Tag Archives: peach

Drying Foods

We usually have more zucchini at our disposal than we can handle and that was the case this past summer, too.   I started cutting them up and putting them in the dehydrator .  We’re now reaping the benefits of this foresight.

They actually taste great once dried.  Courtney has also been tossing them into soups, etc and they plump right back up again and are quite tasty.  They’re even great just for snacking.

Jalapenos and cucumbers were also in abundance, so I cut them up and put them in the dehydrator.  We store them in ball jars in our cool, dark basement using our Tattler reusable canning lids.  We don’t do anything like a water bath to create a strong vacuum seal, just tighten down the rings.  I have read that you can heat the jars in the oven before adding the product.  When the jar and contents cool down it will create that vacuum and hold the lid without the ring.  We may want to keep this in mind for next year because we have now discovered we have a shortage of rings for apple butter season.

At one point this past summer, I just went crazy.  I bought a 25 pound box of roma tomatoes and dried them all.  It took almost a week to run them all through the dehydrator, but they yielded six quarts of dried product.  Eliot Coleman, in his book Four Season Harvest, was a big proponent of drying because it saves so much on time and energy.  He makes sauces throughout the winter with them and so we’re going to give it a try too.

Drying is one of the oldest ways of preserving food.  The removal of moisture inhibits growth of anything that might deteriorate the food.  I dried our stuff much further than anything you buy in the store.  Think about raisins: they are sticky and still have moisture in them.  The dried foods I’ve made this summer are all like baked chips.

Thanks, Robert.

It was a peachy weekend

Its high season now and you’ve got to put away as much food as you can while things are at their peak stage of ripeness.  On Saturday morning, Courtney and I bought two 18 Lb boxes of peaches at the nearest farm stand.  Once we got home we immediately began cutting and and prepping the fruit. Personally, we both agreed that we have had better peaches, but these would be good enough for preserving.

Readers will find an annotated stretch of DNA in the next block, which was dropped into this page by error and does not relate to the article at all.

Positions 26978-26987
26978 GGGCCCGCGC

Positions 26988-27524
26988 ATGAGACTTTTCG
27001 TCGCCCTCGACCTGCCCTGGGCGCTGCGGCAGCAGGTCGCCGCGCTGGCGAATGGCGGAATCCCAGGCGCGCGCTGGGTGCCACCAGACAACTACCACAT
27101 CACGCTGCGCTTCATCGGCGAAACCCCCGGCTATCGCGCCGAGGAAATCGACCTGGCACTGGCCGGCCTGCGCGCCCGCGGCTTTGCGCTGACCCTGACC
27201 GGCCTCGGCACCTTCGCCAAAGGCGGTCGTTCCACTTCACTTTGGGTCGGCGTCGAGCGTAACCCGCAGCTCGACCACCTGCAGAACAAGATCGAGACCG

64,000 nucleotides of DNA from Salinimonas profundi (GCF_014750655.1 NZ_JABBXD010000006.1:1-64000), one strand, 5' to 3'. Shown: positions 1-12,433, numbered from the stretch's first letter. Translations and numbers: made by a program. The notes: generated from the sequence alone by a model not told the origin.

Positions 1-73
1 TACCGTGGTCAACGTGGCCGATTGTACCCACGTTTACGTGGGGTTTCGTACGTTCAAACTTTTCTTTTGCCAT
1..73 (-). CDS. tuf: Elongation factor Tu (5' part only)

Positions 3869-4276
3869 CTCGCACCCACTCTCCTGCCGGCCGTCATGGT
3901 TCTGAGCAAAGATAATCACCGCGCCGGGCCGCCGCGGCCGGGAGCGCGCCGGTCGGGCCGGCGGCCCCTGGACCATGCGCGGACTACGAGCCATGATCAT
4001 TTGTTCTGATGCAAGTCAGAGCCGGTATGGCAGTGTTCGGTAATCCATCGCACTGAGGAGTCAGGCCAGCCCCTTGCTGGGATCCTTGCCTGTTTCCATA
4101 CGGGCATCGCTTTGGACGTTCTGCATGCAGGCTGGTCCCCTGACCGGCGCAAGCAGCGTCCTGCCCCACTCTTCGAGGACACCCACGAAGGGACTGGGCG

We started with boxes like this and washed each peach in the sink with a rag, to rub off the excess fuzz.

We made 22 half pints of peach jam and the rest will be dried.

To dry, we used the Oster food dehydrator that I received as a gift from my mother in law.  It works great.  (Thank you!)  Twelve peaches will fill up the dehydrator and it yields two and a third quarts of finished product.  It only takes ten hours to dry four trays of peaches.  Once dry, we put the slices in quart size ball jars and tighten the lids.

I tried drying outside in the sun too.  That was a much slower process.  I draped a sheer nylon curtain over the trays to keep bugs out.  Between the breeze, the dogs and a toddler, that method wasn’t going to work.  I brought the trays in and rotated them into the dehydrator for the next batch.   This renewed my interest to build a New Mexico style solar dehydrator.  You can see a diagram in the image gallery of this article at Mother Earth News.

Thanks, Robert.